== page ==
A few Sunday’s ago, just after Victoria declared a Covid-19 State of Emergency stipulating physical distancing measures (among other things), 25 walkers gathered to take in some of the sights, smells and sounds of a little known part of Mt Wombat in the Strathbogie Ranges. Everyone was conscious of the need to reduce risk of infection, but few would have thought it was perhaps the last community activity they’d participate in for many months.
Mt Wombat is a relatively small reserve, but is one of the most popular natural places in the Strathbogie Ranges. Most people simply drive to the top for the spectacular 360 degree view, but leave the road and the tracks behind and there are gems to be discovered. A previous community walk went to the top of Little Mount Wombat, on this walk we went to the bottom.
The weather was clear and intermittently sunny, though a cold wind blew strong on exposed sites. But once in the deep gully, the wind calmed and the trees grew suddenly tall. And up there, in the top of a big Messmate … an eagle nest in ‘the tree that holds the sky aloft’!
The last leg of the walk took us to a spectacular, hidden fairy-land of shadows, wet, spongy earth, ferns, mosses and liverworts. It was the ‘dark, womb of the world’, as advertised. The dominant plant in the wetland was the Soft Tree Fern (Dicksonia antarcita), but perhaps more interesting were the significant numbers of Austral King-fern (Todea barbara), a species not often encountered in the Strathbogies. Most amazing was the size that many of the King-ferns had grown to, with trunks greater than 1 m in diameter and over 1 m high. How ancient are such specimens and how precious?
Having discovered and explored this small, extraordinary wetland, it became clear that it was experiencing several threats. An invasive plant, Tree of Heaven (Ailanthus altissima), has become established in a lower section of the wetland and will require removal. Sambar Deer regularly visit the site and have created large wallows. Perhaps most alarmingly, a 2015 planned burn burnt right around and into the wetland, seriously damaging tree ferns and many of the Austral King-ferns – some are struggling to recover. Many of the King Ferns show signs of having been completely burnt by the planned burn and are now beginning to recover – though not all of them. The planned burn also weakened surrounding Messmate and Victorian Blue Gum trees which, by collapsing into the wetland, have opened the canopy, further drying and stressing the wetland.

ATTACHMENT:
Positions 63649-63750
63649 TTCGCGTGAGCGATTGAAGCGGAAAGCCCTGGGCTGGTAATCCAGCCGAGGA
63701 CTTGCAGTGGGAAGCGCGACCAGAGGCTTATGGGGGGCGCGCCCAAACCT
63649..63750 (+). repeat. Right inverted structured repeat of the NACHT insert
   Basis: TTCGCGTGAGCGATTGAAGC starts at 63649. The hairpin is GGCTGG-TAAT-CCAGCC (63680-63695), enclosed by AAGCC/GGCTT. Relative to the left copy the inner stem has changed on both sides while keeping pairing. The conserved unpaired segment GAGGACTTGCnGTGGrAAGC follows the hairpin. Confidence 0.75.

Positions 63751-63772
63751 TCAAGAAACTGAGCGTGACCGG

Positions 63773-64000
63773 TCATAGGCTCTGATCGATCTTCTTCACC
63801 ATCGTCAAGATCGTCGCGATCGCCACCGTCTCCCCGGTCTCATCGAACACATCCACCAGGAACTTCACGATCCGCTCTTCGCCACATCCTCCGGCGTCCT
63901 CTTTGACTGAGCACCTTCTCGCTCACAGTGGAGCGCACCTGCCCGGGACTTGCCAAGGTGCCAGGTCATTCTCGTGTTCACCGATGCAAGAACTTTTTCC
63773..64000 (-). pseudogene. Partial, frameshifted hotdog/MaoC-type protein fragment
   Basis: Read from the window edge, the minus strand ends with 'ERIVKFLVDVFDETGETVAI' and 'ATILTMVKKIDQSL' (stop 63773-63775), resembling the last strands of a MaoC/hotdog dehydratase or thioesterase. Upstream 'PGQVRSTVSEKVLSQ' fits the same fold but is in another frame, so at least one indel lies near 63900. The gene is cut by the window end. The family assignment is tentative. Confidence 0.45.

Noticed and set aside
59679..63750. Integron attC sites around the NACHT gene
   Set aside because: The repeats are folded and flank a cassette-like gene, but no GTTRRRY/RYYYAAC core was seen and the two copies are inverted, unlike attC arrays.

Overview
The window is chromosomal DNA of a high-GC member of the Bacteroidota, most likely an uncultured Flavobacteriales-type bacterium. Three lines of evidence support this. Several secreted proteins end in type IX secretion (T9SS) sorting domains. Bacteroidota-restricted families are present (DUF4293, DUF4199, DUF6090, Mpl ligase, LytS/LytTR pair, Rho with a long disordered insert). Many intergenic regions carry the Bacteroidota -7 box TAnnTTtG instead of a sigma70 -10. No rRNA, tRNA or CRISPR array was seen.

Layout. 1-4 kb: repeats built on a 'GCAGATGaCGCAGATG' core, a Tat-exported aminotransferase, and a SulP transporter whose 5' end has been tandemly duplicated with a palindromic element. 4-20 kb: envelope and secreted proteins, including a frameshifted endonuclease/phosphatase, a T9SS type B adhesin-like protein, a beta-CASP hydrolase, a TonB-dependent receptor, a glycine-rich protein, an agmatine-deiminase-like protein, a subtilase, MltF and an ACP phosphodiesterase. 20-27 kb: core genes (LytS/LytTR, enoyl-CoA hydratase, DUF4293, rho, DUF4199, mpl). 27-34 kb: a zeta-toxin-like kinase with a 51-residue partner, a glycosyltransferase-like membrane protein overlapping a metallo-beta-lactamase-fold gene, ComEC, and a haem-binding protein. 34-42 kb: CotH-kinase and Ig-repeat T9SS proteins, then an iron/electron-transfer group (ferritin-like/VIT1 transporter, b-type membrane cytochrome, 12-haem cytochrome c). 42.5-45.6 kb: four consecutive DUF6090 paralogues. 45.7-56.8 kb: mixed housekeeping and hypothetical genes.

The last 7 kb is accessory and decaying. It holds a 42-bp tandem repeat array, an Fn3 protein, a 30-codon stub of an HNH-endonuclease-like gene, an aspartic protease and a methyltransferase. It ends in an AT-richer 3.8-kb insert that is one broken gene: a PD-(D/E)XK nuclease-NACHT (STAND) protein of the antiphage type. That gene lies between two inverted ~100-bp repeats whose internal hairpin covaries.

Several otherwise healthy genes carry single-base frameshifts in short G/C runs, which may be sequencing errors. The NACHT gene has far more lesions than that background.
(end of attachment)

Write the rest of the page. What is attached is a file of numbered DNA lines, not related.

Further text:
Thanks to the knowledge and advice of botanist Doug Frood, we can add a little more to this story. The wetland falls into the vegetation category Fern Swamp (EVC 721), which was not recorded for the Highlands Northern Fall Bioregion by Frood and Papas (2016), but is assessed as Endangered to Vulnerable elsewhere across its range. This document also mentions the vulnerability of this wetland type to hot fires.
This little wetland needs careful management – fire is a direct threat to its survival. Such impressively sized Austral King-ferns in healthy wetlands are rare and special natural environments. The on-going issue now is how to protect such a site from future fires, planned or otherwise. This task is made more difficult because the wetland is now surrounded by a sea of 2 m high Dogwood (Cassinia aculeata) stimulated by the burn. So, by attempting to reduce fuel-load, the planned burn has initiated a large-scale germination event of Dogwood – a relatively short-lived plant which is promoted by disturbance, like fire.
Interestingly, wherever the fire burnt, Dogwood dominates; where the fire didn’t burn it’s an open grassy setting with occasional patches of Dogwood and Austral Bracken. One wonders whether the planned burn has reduced the fire risk, or instead increased it by stimulating all this new growth?
Thanks to Sim for scouting and leading this walk. It was conducted as part of the Strathbogie Ranges CMN‘s Strathbogie Forest Citizen Science; the project and was supported by the Victorian Government.